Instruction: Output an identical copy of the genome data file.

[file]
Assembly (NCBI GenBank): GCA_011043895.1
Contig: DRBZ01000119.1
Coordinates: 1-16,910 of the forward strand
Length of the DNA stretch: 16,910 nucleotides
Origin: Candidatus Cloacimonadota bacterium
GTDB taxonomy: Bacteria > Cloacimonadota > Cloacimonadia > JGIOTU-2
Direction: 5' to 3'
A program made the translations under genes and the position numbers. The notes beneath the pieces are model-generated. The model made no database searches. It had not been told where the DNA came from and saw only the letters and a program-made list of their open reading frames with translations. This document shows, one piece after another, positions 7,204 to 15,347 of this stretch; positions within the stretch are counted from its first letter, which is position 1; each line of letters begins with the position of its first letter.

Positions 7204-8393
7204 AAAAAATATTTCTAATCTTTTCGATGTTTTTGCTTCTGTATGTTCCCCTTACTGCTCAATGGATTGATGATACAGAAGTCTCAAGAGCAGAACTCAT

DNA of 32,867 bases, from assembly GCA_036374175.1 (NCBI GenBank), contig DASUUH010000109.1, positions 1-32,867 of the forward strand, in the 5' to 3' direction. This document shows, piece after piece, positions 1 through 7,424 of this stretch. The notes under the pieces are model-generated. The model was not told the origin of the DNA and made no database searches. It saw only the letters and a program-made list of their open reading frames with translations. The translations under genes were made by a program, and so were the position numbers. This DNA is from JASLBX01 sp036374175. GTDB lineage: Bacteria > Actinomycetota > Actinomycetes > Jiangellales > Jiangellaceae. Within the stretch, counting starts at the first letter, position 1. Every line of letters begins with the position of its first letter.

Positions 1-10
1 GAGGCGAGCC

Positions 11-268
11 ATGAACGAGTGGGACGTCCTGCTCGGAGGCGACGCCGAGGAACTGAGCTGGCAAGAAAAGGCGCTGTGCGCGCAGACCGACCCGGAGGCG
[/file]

Assembly (NCBI GenBank): GCA_011043895.1
Contig: DRBZ01000119.1
Coordinates: 1-16,910 of the forward strand
Length of the DNA stretch: 16,910 nucleotides
Origin: Candidatus Cloacimonadota bacterium
GTDB taxonomy: Bacteria > Cloacimonadota > Cloacimonadia > JGIOTU-2
Direction: 5' to 3'
A program made the translations under genes and the position numbers. The notes beneath the pieces are model-generated. The model made no database searches. It had not been told where the DNA came from and saw only the letters and a program-made list of their open reading frames with translations. This document shows, one piece after another, positions 7,204 to 15,347 of this stretch; positions within the stretch are counted from its first letter, which is position 1; each line of letters begins with the position of its first letter.

Positions 7204-8393
7204 AAAAAATATTTCTAATCTTTTCGATGTTTTTGCTTCTGTATGTTCCCCTTACTGCTCAATGGATTGATGATACAGAAGTCTCAAGAGCAGAACTCAT

DNA of 32,867 bases, from assembly GCA_036374175.1 (NCBI GenBank), contig DASUUH010000109.1, positions 1-32,867 of the forward strand, in the 5' to 3' direction. This document shows, piece after piece, positions 1 through 7,424 of this stretch. The notes under the pieces are model-generated. The model was not told the origin of the DNA and made no database searches. It saw only the letters and a program-made list of their open reading frames with translations. The translations under genes were made by a program, and so were the position numbers. This DNA is from JASLBX01 sp036374175. GTDB lineage: Bacteria > Actinomycetota > Actinomycetes > Jiangellales > Jiangellaceae. Within the stretch, counting starts at the first letter, position 1. Every line of letters begins with the position of its first letter.

Positions 1-10
1 GAGGCGAGCC

Positions 11-268
11 ATGAACGAGTGGGACGTCCTGCTCGGAGGCGACGCCGAGGAACTGAGCTGGCAAGAAAAGGCGCTGTGCGCGCAGACCGACCCGGAGGCG